In addition to that late 2013 scope, I tested a 2006 5-25x, a 2010 5-25x, and a 2011 3.2-27x. Their respective elevations registered: .2 mill large at 7 mils (full range), perfect at 10 mils, and perfect at 10 mils. The fist two had correctly sized reticles and the third was small by .05%. None of these scopes had any problems with point of aim changing with power change. The 2006 5-25x notably also would not focus down to the 100yd spec, but would instead only go to maybe 130yd. That is more annoying than you would think.
This sample size gives us some insight into the range of range of accuracy in USO scopes. Only the oldest had what I would consider unacceptable deviation of 2% in adjustment magnitude. The middle two were pretty spot on and the new one deviated in both reticle size and adjustment magnitude by 1%. Errors that, due to consistency with each other, would be unlikely to be noticed by a shooter and, I expect, were probably caused by the same lens positioning as each other.
Summary and Conclusion:
The U.S. Optics 3.2-17x optical platform is now well over 10 years old, but as we can see, gives up nothing to new designs in optical performance. In fact, I would say it is still better than par in that regard, being very comfortable to be behind with exceptionally good clarity and field of view. It remains one of my overall favorite optical designs. In terms of features, this design was one of the first to offer what are currently considered the basics of a long range tactical scope with a zero stop feature, high revolution elevation knob, and matching accurate knobs with reticles. The execution of the elevation knob is starting to show its age as newer models are less confusing to the user, quicker and easier to set, and often offer additional features such as a pop-up turn indicator or lock. I would not complain if USO saw fit to update the design of the EREK knob.
The LR-17 should serve to remind us of a couple truths. Introducing new models is not the only way to improve your product. Improving manufacturing to allow for better QC and lower cost with an existing strong product is also a good way to improve your offerings. Newer is also not always better as anybody can tell you when it comes to the shooting sports in general. The LR-17 remains substantially better than most much newer competing designs and remains one of my favorite long range optics.
Here is Your Pro and Con Breakdown:
Comfortable for the eye to be behind
Particularly good field of view
Good feel to the adjustments
Excellent warranty and reputation for service
EREK knob is less feature-laden and more difficult to adjust than many competitive offerings
Reticle designs are very average
Tracking on my sample was average not excellent
Testing Methodology: Adjustments, Reticle Size, Reticle Cant
When testing scope adjustments, I use the adjustable V-block on the right of the test rig to first center the erector. About .2 or so mil of deviation is allowed from center in the erector, as it is difficult to do better than this because the adjustable V-block has some play in it. I next set the zero stop (on scopes with such a feature) to this centered erector and attach the optic to the rail on the left side of the rig.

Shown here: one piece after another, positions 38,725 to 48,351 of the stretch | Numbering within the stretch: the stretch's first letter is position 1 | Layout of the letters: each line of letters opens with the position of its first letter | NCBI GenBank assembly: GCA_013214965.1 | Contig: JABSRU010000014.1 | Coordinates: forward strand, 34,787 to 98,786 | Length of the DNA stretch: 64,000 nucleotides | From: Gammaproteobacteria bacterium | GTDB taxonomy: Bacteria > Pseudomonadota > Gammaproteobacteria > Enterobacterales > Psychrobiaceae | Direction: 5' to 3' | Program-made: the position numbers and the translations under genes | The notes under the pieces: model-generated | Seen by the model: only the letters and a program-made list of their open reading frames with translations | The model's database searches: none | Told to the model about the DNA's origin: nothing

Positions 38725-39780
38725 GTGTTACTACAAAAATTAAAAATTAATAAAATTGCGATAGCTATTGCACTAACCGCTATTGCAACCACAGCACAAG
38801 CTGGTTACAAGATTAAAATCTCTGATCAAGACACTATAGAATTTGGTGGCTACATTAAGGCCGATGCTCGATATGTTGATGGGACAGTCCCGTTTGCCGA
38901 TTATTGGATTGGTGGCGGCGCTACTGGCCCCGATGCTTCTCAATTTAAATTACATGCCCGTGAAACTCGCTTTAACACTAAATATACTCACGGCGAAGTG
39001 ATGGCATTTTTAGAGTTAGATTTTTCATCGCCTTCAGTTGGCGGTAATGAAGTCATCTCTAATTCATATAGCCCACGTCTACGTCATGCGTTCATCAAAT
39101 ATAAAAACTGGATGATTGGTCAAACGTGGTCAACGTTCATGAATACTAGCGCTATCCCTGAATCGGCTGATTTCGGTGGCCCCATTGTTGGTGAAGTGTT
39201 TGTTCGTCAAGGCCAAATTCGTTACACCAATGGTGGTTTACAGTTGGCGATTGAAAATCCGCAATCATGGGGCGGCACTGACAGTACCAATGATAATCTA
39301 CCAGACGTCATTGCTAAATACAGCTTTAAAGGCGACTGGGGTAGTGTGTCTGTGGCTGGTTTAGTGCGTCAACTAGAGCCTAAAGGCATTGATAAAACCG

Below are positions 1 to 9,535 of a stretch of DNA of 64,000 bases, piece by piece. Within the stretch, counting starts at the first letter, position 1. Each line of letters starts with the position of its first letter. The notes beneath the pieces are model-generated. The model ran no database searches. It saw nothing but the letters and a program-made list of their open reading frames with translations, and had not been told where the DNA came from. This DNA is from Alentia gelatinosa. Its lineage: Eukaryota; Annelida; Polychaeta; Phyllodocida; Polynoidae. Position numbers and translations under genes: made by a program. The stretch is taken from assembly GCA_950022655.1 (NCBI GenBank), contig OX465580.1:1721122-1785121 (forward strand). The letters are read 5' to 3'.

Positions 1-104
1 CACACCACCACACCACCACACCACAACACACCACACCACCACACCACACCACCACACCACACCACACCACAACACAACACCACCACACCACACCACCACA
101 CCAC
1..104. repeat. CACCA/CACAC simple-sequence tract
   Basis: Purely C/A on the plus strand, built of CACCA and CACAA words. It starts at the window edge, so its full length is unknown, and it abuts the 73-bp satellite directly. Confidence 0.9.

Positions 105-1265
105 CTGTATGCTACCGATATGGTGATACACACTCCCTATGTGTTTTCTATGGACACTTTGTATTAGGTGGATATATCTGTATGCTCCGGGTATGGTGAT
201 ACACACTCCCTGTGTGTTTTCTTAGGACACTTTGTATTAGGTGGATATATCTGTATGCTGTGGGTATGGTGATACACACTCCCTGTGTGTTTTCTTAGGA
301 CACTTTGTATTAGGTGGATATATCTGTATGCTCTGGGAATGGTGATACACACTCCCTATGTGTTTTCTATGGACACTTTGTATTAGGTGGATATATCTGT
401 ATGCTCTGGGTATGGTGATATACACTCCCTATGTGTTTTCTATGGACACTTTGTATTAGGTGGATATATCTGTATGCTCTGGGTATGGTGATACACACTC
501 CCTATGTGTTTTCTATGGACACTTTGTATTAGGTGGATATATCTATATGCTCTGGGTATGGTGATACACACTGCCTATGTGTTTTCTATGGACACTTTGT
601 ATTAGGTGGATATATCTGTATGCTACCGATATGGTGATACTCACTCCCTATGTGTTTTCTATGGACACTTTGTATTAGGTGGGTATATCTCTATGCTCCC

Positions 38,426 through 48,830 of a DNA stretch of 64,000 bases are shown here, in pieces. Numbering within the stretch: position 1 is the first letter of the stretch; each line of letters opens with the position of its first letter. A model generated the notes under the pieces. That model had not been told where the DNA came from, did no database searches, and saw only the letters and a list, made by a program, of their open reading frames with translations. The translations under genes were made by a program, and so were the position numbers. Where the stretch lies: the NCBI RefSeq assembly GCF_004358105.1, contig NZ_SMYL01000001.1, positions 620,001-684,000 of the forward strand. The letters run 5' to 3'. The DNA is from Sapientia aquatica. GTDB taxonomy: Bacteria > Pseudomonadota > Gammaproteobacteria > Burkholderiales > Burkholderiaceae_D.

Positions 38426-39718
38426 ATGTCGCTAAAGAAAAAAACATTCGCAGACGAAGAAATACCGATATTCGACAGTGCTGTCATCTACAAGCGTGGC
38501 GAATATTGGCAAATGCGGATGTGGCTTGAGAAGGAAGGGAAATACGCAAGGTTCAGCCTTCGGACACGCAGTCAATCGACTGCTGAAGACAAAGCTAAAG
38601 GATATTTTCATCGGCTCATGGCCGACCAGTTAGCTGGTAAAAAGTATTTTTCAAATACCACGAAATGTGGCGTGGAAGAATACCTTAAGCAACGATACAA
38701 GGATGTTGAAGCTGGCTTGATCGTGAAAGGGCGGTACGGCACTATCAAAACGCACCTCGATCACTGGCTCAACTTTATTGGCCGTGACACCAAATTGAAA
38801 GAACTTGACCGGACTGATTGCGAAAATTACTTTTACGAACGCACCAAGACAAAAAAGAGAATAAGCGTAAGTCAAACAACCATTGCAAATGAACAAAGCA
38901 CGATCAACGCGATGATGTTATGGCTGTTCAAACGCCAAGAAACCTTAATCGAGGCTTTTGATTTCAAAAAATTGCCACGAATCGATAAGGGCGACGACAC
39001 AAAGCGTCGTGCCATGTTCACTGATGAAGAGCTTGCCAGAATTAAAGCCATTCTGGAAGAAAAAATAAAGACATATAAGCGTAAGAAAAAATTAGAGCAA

The three fine threaded 7/16″ bolts on the rig allow the scope to be aimed precisely at a Horus CATS 280F target 100 yds down range as measured by a quality fiberglass tape measure. The reticle is aimed such that its centerline is perfectly aligned with the centerline of the target and it is vertically centered on the 0 mil elevation line.
The CATS target is graduated in both mils and true MOA and calibrated for 100 yards. The target is mounted upside down on a target backer designed specifically for this purpose as the target was designed to be fired at rather than being used in conjunction with a stationary scope. Since up for bullet impact means down for reticle movement on the target, the inversion is necessary. With the three bolts tightened on the test rig head, the deflection of the rig is about .1 mil under the force required to move adjustments. The rig immediately returns to zero when the force is removed. It is a very solid, very precise, test platform. Each click of movement in the scope adjustments moves the reticle on the target and this can observed by the tester as it actually happens during the test. It’s quite a lot of fun if you are a bit of a nerd like I am. After properly setting the parallax and diopter, I move the elevation adjustment though the range from erector center until it stops, making note every 5 mils of adjustment dialed of any deviation in the position of the reticle on the target relative to where it should be and also making note of the total travel and any excess travel in the elevation knob after the reticle stops moving but before the knob stops. I then reverse the process and go back down to zero. This is done several times to verify consistency with any notes taken of changes. After testing the elevation adjustments in this way, the windage adjustments are tested out to 4 mils each way in similar fashion using the same target and basically the same method. After concluding the testing of adjustments I also test the reticle size calibration. This is done quite easily on this same target by comparing the reticle markings to those on the target. Lastly, this test target has a reticle cant testing function (basically a giant protractor) that I utilize to test reticle cant. This involves the elevation test as described above, a note of how far the reticle deviates horizontally from center during this test, and a little math to calculate the angle described by that amount of horizontal deviation over that degree of vertical travel.